Donating your eggs to a couple who are struggling to become parents is a very generous act — often, it's one of the most compelling reasons young women decide to donate. Below, we explain what's involved in becoming a donor. You may also wish to read our FAQ for egg donors.
The first step is to complete an application, which you can request by calling us at (415) 353-9251 or emailing firstname.lastname@example.org. The application includes a detailed questionnaire about your background, medical, family and personal history.
When you submit the donor application, along with photographs of yourself for your profile, the application will be reviewed by our team. Then, we will call you to arrange screening appointments with our psychologist and genetic counselor, a physical examination with a reproductive endocrinologist and a blood test.
The physical examination will include a pelvic exam and cervical cultures. At this visit we will also draw blood to screen for infectious diseases and specific genetic diseases, and to test reproductive hormone levels. Our team members will be available to discuss the process in detail and to answer any questions you have. The reproductive endocrinologist will also review the medical procedures involved and discuss any risks to you.
If you're accepted into the program, your pictures and profile information will be accessible to patients in our practice who are interested in using egg donation.
Once a recipient has chosen you as an egg donor, you will attend a class taught by the clinic staff to learn how to prepare and administer your injectable medications. You may administer the medications to yourself, or you may choose someone to give you daily injections.
When you're ready, your doctor and nurse coordinator will synchronize your cycle with that of your recipient by having you take birth control pills for a few weeks. This is then overlapped with injections of lupron, which will temporarily halt your ovaries' normal functioning. Egg production is then stimulated using injectable follicle-stimulating hormone (FSH), which is similar to the natural hormones your body makes before you ovulate. We will give you a detailed calendar describing when to take your medication and when to come in for blood tests and ultrasounds.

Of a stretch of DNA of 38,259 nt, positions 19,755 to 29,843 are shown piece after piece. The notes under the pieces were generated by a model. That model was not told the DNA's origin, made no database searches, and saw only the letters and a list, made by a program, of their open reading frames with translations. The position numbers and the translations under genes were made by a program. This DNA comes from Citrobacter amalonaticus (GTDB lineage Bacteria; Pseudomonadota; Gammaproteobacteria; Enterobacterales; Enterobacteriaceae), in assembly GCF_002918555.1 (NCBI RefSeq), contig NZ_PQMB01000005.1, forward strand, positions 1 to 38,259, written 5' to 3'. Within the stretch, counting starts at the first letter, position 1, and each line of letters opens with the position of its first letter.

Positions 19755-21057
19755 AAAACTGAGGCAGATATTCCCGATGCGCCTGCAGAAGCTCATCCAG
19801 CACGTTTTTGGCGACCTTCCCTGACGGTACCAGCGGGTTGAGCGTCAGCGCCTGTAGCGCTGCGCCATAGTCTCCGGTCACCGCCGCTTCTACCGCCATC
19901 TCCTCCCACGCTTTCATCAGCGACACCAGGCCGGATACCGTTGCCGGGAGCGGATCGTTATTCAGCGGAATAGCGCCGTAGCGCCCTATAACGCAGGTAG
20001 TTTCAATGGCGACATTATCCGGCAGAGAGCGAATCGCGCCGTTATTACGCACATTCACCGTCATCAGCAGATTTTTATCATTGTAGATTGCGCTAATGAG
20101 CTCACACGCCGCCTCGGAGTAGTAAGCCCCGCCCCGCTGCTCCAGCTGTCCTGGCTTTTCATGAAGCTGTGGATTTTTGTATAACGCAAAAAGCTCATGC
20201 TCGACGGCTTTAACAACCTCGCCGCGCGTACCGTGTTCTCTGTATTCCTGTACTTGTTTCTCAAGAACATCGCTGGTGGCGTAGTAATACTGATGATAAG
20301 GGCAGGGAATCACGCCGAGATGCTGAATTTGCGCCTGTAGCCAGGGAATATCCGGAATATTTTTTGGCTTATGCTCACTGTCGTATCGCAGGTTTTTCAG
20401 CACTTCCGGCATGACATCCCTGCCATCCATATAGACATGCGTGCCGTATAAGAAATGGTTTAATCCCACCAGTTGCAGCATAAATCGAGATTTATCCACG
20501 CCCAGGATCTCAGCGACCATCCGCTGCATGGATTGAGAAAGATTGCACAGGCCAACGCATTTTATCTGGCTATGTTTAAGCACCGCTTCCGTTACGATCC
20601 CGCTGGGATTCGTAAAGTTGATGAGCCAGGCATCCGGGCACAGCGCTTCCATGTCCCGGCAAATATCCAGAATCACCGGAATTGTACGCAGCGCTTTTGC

You will have short visits to the UCSF Center for Reproductive Health between 7 a.m. and 10 a.m. for about seven to 10 mornings during a two-week period. These visits include taking a blood sample and a vaginal ultrasound to assess your progress. If you live in the North Bay, you may be able to go to our Marin office for many of these visits.
At the end of the two-week monitoring period, we will retrieve the eggs. Egg retrieval is performed through the vagina using a light general anesthetic given intraveneously (administered through a vein). You'll need someone to drive you home after the retrieval, and should allow yourself a day to recover. Most donors can resume normal activities the next day, although sometimes the recovery period takes longer. After the retrieval, you will be compensated for your time, travel and efforts.
You can call our donor coordinator at (415) 353-9251 or email us at email@example.com to ask for an application or for more information. Once the application is returned, we can consider you for the next steps of the screening process.
Reviewed by health care specialists at UCSF Medical Center.
This information is for educational purposes only and is not intended to replace the advice of your doctor or health care provider. We encourage you to discuss with your doctor any questions or concerns you may have.